If you’re like most long-term care providers, you have probably had more than your fill of flu talk and ruminations by now. I’m part of the wave (and note here that you’ll want to check out a first-of-its-kind LTC flu toolkit I link to below). But I also want to point out some unconscionable hypocrisy being dished by survey teams.

We all know Uncle Sam buys its regulatory ink by the barrel, and the tales of unfunded mandates from Congress are far too many. But the most bankrupt practice of them all? Surveyors’ demands about providers getting vaccinated without being vaccinated themselves.

Double standard, thy name is surveyor.

Yet year after year, some of these same surveyors traipse up and down the hallways without either having been vaccinated or wearing a facemask. Now that’s chutzpah.

Just how widespread this practice is isn’t clear. But we’ve received reports about it happening in at least a handful of states. There is no question it occurs more than it should, and provider advocates at the highest level are aware of the issue. Not wishing to bite the hand that feeds (and disciplines) them, however, they are understandably reluctant to call state or federal regulators on the carpet.

Well, consider yourselves on the carpet, surveyors. This is more galling than seeing you write up a provider for allegedly poor or improper food handling measures while refusing to wear a hair net yourself.

In this day and age of Ebola fears and other heightened infection control concerns, including an ominous-looking flu season, it is unthinkable to not have surveyors toe the same line as those they’re inspecting. And if it means wearing a facemask or a hair net, it is only for a relatively short period anyway …  extremely short compared to those who work in these environments every day. (Even as a visiting journalist observing hospital sterilization departments, I have donned a full cap, gown and mask many times.)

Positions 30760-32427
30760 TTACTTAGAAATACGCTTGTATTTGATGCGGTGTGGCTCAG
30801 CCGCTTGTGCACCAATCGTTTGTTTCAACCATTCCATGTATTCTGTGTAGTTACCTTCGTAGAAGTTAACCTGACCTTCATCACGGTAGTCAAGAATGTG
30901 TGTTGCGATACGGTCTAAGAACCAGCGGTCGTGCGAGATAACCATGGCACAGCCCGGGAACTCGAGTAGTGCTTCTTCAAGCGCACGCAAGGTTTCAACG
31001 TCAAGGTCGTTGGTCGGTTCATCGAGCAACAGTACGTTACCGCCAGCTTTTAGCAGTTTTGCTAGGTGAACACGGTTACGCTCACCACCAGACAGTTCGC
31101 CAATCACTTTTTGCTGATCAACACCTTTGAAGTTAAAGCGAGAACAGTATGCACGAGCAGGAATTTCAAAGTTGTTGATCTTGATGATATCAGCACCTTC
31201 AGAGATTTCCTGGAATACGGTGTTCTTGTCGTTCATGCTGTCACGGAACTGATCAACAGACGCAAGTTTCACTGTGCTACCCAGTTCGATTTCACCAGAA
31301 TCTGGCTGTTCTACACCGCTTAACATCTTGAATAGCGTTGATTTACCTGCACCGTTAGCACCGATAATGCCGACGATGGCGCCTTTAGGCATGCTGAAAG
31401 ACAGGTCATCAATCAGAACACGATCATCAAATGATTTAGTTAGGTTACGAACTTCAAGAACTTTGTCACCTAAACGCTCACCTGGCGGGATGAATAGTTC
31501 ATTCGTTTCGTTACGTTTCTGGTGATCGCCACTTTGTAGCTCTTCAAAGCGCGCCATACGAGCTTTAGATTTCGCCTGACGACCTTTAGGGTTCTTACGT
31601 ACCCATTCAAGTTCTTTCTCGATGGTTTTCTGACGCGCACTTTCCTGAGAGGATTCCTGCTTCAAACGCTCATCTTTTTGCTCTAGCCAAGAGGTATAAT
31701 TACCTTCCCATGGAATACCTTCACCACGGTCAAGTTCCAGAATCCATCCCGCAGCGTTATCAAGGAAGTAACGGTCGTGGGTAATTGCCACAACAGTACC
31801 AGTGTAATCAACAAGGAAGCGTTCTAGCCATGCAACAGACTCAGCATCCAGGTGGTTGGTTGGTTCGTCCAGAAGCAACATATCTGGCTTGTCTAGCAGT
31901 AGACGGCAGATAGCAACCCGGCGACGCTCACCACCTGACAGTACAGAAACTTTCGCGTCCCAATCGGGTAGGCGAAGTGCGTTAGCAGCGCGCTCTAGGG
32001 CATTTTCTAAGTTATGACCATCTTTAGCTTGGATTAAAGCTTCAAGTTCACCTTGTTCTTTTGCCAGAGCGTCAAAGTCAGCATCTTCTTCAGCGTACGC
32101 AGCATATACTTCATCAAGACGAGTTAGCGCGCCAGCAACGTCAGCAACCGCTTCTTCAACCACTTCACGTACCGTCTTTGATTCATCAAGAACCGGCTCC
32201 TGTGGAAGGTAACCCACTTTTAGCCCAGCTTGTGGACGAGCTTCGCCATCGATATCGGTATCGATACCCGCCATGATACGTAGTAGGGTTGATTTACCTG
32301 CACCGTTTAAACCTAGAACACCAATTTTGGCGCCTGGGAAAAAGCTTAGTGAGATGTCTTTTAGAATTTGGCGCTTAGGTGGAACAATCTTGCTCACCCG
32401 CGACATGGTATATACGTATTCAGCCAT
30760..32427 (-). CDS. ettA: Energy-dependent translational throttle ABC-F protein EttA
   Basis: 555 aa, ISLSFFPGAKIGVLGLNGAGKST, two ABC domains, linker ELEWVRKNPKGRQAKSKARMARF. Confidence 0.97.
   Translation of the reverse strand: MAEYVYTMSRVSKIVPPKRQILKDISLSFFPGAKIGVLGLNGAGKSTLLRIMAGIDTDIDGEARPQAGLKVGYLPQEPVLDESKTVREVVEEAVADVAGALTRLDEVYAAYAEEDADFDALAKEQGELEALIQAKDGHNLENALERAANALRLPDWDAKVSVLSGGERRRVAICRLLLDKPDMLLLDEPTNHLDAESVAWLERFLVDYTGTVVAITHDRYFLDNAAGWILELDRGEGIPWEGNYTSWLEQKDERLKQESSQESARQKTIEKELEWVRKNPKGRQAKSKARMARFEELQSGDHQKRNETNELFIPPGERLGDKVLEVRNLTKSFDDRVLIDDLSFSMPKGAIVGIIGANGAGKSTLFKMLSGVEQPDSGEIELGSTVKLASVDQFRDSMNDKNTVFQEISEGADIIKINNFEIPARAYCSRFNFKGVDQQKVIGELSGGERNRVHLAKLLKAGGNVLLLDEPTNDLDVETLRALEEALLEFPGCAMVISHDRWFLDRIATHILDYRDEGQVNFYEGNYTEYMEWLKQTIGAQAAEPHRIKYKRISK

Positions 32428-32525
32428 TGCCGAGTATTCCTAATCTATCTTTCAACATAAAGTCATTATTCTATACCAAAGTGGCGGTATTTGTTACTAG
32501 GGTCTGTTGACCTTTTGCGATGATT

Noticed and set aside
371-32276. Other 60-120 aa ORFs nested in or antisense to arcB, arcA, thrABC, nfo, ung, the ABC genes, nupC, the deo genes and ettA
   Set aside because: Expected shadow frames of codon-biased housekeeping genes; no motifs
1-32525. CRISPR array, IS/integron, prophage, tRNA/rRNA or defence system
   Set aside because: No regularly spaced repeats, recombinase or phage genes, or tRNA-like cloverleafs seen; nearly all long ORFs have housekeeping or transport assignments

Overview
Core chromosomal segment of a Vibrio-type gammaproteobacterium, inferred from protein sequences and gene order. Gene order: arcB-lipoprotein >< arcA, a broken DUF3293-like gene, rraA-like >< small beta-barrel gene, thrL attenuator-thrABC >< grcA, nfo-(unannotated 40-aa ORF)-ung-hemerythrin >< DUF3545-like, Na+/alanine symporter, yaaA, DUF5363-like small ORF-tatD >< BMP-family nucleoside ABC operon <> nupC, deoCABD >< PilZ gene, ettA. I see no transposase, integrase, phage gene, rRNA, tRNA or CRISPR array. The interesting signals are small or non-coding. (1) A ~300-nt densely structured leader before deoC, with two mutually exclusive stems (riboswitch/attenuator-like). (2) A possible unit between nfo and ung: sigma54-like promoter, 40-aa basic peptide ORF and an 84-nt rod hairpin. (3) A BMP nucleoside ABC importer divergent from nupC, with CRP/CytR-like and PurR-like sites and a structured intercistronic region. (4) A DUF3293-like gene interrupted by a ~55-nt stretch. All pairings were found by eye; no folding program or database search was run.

It’s time for regulators to walk the walk and not just hand out the write-up. Maybe they should wear “I’m vaccinated” stickers like the “I voted” variety. Surveyors could become good examples, providing motivation for everyone from providers down through family members and residents.

Beyond the marketing aspects of it, however, it would also simply be the right thing to do, for the health and safety of all amid these frail populations.

Along those lines, I say to providers: It’s not too late to add another weapon to your arsenal against a potentially very rough flu season.

The Department of Health and Human Services’ National Vaccine Program Office has developed a toolkit for long-term care employers. It is on the Centers for Disease Control and Prevention website and can go a long way toward getting your workforce fully vaccinated.

Long-term care is the black sheep among healthcare worker groups. It’s time to turn that around — along with some misguided surveyor practices.

James M. Berklan is McKnight’s Editor. Follow him @JimBerklan.